Planning for a successful post-COVID academic year means taking stock of what STEM instruction might look like in the fall

3 critical STEM action-items for administrators

Planning for a successful post-COVID academic year means taking stock of what STEM instruction might look like in the fall

Providing educators with a checklist of end-of-year safety tasks will also make sure nothing has been overlooked.

Purchase for next school year. Going hand-in-hand with securing labs and taking an inventory of technology is identifying – and purchasing – any urgently needed back-to-school supplies. And, if you are going to have students work in smaller groups this coming year, you may need more of these supplies, from PPE to lab equipment, to accommodate this. Ordering these items to arrive before students return to school will ensure the science program kicks off strong in the fall without any delays.

Administrators should ask for a documented list of end-of-the-year science department needs from educators before they leave for the summer. Administrators can then prioritize the lists, set budgets as needed, and then work with trusted vendors to procure the items.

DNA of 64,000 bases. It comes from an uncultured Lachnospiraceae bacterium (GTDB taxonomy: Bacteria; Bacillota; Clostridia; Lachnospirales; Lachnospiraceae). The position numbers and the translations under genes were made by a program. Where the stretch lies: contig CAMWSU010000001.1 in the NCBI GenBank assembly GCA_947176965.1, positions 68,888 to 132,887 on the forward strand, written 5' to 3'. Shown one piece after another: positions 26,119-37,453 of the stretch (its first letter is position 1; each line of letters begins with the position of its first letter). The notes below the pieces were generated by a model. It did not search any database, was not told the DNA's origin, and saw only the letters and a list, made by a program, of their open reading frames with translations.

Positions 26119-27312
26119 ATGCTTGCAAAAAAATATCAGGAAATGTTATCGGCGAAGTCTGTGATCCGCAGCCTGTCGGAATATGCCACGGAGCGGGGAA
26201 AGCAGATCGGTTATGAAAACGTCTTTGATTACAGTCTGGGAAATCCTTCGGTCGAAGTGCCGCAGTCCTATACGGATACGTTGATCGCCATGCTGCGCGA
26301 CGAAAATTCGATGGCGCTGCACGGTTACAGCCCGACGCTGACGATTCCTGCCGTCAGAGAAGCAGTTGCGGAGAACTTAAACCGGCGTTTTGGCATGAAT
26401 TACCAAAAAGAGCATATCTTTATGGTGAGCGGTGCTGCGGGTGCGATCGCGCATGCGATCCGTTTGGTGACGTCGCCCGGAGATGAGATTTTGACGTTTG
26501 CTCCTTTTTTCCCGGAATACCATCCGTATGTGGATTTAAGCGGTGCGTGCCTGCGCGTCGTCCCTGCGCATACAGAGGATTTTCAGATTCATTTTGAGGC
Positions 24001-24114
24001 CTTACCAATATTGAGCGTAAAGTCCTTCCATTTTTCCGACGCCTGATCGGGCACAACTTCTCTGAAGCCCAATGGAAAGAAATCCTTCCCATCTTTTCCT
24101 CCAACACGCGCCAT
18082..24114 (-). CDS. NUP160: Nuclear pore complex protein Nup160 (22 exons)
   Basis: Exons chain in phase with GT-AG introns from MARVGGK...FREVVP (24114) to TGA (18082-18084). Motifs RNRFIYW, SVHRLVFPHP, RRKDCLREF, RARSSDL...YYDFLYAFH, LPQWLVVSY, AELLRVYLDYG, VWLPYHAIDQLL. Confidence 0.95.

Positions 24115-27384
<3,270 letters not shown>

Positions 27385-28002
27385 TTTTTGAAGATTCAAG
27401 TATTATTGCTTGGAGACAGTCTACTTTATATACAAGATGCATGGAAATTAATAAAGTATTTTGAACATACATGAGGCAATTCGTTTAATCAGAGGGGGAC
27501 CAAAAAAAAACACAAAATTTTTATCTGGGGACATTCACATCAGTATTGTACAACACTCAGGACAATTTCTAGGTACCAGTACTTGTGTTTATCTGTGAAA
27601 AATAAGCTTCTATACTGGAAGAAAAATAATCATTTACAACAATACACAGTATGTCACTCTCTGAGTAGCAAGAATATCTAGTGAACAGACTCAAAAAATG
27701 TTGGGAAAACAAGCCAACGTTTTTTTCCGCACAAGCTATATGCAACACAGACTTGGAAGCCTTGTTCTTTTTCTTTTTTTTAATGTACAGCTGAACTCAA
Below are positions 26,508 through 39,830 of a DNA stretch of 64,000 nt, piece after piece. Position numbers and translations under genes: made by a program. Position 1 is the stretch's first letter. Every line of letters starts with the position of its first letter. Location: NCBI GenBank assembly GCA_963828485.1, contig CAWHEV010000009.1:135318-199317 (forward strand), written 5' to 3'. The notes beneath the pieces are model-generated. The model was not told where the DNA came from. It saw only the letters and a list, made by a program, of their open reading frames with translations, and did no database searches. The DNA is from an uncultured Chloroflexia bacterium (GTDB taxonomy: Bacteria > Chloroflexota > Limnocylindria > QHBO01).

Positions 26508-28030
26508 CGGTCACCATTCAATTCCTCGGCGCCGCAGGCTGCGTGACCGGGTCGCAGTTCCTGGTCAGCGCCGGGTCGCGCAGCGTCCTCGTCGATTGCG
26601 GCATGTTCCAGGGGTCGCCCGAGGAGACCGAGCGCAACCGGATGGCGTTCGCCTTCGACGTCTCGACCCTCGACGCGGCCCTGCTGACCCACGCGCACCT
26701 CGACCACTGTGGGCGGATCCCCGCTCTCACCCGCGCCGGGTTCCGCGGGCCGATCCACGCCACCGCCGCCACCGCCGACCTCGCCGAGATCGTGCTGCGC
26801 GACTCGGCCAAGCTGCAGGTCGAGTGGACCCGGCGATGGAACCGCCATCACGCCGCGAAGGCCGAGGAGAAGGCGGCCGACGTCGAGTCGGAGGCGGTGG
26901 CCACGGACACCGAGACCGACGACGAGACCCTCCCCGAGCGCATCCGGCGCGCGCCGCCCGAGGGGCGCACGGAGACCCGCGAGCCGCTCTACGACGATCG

Brainstorm ways to enhance STEM instruction. Summer is all about planning and this should include thinking about how STEM education can be enhanced moving forward.

For example, while this past year was certainly challenging, virtual STEM instruction was one innovation that emerged. As my colleague Dr. Alan Downward explained, this has given students more access to STEM and provided opportunities for them to interact with STEM experts, as well as firm up their understanding of math and science concepts. So, think about how virtual STEM instruction can continue to be strategically implemented moving forward.

Or, if one of the goals is to have more dedicated time for hands-on experimentation this coming school year, put together recommendations on how to do this. This could include having teachers ask students to watch STEM videos at home and work through examples, and then come back to class with questions and observations they may have.

Even as the current school year closes out, STEM should remain a focal point and these three timely action items will go a long way in ensuring a safe, organized, and robust STEM program for students and educators alike, both in the near- and long-term.  

Mike Lavelle
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